Arsenic, arsenic, arsenic – when it comes to lakes around Yellowknife that seems to be all we hear these days.
The drum beat of alarm probably comes too late for this lifer ‘Knifer. I was swimming the water and eating the fish decades before Giant Mine belched its last arsenic cloud.
Nonetheless, in the spirit of these anxious times I decided to explore local lakes to see how they’re faring years after the mines have closed.
So for my first arsenic quest of the year let me please introduce the aptly named Jackfish Lake. Sampling puts arsenic levels in Jackfish at 91.7 parts per billion – just short of the nasty red dot status affixed to Kam or Frame Lake on the GNWT’s arsenic map but bad enough to rate an orange dot. Either way, eating fish from here is still a no-no.
It was Father’s Day so I enlisted my five-year-old daughter Alexie to help. We didn’t go splashing around in the water but I made sure she wore rubber boots just in case.
Although Jackfish is almost cheek to jowl to the downtown core it remains largely inaccessible. Ringed by steep, lichen-encrusted hills, the only safe place to find shore was to go through Lakeview Cemetery and intersect the Jackfish Lake walking trail.
Out of view from the power plant and city dump, it’s one beautiful spot. Life is everywhere.
A cheeky red squirrel serenaded us from a tall white pine as we walked down to the lake. In a sunlit clearing, Jutta Arctic butterflies and four-spotted skimmer dragonflies danced above the trail.
The first thing you notice when you reach the shore of Jackfish Lake is the colour of the water. You can see it from the highway but it is nowhere near as stark as when standing at the water’s edge. Like pea soup but fouler.
It’s clear the nutrient load of this water is very high and I doubt that’s a good thing. Anyone who has ever seen an aquarium where the fish are overfed will know what I’m talking about.
Jackfish Lake is very small but it once had a reputation for producing large pike. Many photos have been turned into the newspaper with the lake in the background showing pike well over 40 inches long.
Stock Lake massacre
I saw this firsthand when I was nine years old while participating in a government-sanctioned cull of all the native fish from the lake so they could be replaced with stocked rainbow trout, hence the lake’s other name, Stock Lake.
The stocking never took place, however. Gill nets were stretched across the lake one weekend and from them we pulled many giant pike, as well as huge jumbo lake whitefish. But despite our best efforts to massacre every living fish in the lake its original inhabitants survived.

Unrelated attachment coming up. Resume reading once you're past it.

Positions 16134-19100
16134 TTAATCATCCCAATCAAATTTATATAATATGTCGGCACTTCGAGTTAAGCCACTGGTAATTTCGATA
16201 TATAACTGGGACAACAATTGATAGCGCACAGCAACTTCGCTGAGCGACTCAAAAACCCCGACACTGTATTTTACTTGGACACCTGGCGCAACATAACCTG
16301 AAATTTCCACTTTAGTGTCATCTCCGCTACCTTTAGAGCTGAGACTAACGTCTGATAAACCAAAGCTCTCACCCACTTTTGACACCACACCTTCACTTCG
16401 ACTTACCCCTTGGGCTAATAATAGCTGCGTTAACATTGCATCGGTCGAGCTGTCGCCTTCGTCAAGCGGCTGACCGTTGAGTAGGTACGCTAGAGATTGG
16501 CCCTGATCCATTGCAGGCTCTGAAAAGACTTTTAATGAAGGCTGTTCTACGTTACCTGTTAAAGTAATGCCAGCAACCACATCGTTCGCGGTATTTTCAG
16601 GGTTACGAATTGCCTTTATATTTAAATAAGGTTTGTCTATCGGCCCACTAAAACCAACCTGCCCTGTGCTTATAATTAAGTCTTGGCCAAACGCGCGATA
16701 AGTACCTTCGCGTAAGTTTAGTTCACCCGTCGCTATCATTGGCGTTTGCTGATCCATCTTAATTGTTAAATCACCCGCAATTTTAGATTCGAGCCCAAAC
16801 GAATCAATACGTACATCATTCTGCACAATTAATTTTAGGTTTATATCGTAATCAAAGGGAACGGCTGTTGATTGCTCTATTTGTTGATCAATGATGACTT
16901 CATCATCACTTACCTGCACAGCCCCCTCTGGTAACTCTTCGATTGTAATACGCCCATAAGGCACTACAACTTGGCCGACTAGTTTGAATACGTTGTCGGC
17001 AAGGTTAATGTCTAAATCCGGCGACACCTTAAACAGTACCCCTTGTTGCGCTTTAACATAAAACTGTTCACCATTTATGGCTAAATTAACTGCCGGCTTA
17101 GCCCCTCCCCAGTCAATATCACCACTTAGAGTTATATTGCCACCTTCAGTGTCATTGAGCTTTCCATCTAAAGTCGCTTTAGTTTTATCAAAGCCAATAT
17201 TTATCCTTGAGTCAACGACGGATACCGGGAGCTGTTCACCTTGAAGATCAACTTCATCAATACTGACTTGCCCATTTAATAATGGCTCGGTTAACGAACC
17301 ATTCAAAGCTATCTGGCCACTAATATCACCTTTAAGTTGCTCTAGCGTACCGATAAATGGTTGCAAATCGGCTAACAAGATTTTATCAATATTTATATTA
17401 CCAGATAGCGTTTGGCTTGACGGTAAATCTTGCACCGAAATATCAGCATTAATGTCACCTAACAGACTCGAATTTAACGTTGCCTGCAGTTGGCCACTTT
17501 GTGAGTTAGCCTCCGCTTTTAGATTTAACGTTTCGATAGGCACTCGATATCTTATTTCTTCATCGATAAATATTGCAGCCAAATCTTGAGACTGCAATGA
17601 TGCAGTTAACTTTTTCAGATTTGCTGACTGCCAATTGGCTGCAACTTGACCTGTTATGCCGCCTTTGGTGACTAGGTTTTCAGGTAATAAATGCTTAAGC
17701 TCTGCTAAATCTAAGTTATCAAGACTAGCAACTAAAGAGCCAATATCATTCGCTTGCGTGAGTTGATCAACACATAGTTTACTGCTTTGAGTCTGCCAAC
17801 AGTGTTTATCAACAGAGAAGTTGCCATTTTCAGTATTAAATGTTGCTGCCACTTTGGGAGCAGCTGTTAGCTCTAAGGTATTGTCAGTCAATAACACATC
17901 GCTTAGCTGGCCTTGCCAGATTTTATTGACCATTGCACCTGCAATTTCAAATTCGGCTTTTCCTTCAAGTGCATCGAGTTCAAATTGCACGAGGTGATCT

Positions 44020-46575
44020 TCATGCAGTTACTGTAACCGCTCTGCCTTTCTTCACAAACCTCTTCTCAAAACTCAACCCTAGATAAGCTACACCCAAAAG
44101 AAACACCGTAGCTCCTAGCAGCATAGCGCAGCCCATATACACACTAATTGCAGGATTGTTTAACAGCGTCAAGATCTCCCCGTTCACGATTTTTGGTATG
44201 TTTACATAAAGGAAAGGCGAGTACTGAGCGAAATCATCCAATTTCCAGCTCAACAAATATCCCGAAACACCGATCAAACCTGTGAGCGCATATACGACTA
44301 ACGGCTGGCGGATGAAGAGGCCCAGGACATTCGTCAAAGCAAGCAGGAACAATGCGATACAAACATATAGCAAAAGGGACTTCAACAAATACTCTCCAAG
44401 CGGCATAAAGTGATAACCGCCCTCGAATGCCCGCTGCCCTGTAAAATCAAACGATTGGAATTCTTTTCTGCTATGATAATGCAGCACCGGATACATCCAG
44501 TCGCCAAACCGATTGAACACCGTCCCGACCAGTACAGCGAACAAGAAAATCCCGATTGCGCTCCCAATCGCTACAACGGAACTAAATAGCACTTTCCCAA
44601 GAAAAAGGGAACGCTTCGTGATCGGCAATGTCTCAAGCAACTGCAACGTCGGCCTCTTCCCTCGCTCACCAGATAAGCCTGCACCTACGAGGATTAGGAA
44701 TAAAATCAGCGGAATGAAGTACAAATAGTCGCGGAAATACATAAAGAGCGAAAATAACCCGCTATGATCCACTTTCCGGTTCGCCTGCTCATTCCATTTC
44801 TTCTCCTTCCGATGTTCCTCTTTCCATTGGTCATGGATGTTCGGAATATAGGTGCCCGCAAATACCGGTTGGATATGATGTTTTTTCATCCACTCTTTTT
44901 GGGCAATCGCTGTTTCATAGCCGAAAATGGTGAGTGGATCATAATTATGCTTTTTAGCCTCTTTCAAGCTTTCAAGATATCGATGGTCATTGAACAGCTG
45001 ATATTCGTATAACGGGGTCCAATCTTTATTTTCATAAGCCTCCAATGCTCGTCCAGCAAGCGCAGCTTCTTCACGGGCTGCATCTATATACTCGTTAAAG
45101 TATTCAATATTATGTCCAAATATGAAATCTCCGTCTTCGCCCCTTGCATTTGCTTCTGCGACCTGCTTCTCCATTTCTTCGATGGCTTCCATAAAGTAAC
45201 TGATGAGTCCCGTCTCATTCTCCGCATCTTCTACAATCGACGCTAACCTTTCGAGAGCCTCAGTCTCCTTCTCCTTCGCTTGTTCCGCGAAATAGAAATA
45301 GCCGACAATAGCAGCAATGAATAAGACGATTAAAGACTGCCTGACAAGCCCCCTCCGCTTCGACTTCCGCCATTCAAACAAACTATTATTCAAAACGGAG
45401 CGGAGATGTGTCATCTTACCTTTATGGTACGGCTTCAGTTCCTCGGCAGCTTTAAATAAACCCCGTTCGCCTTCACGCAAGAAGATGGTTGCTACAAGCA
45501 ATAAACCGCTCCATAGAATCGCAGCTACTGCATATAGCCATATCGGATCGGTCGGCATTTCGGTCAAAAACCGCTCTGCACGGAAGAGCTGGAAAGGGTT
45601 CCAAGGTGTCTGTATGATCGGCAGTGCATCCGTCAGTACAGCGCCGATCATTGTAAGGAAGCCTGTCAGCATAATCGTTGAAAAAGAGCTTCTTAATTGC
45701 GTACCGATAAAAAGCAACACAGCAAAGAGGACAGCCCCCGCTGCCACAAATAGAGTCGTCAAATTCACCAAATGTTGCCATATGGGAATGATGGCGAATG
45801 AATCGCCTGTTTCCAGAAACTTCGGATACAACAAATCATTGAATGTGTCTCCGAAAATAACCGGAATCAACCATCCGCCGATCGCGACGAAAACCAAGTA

My question, as I stood on the shore with my daughter peering into the rusty, red water, was whether this is still the case today.
The lake has been hammered by blue-green algae blooms and from what I know about them, they are pretty hard on everything else living in the lake. When the tiny organisms die the bacteria that consumes them use up oxygen in the water.
It did not look good, and we were in a shallow part of the lake.
By and by though, the familiar flash of a rushing pike appeared by the water’s edge as the fish missed my lure. Soon a two-pound pike was at hand, and not long after that – the most thrilling part of the afternoon – my daughter was fighting a much larger fish on the Shakespeare spin-caster I purchased for her a few hours earlier.
“Something’s happening!” Alexie screamed as her rod doubled over toward the water.
A very proud moment. It was the first time my daughter had cast a lure and hooked and landed a fish all by herself. Like my first fish, it was the ever willing northern pike.
“I LOVE fishing!” Alexie exclaimed as she tried to lift the 30-inch fish up for the camera. Unfortunately, the pike jumped out of her hands and back into the water, so the picture you’re looking at is of Alexie with my much smaller fish.
Anyway, I think Alexie has got the bug. She is already pressing for our next fishing trip.
I really hope there are still fish in Jackfish Lake should she takes her children fishing some day.
Fish have persisted in this water since glaciers receded 10,000 years ago. They endured the gold rush, the smelting, the arsenic, the warm-water discharge from the power plant and runoff from the dump. And so far, drought, climate change and algae blooms.
These fish are tenacious, and for that they deserve our respect … and protection. But who knows how many more hits they can take?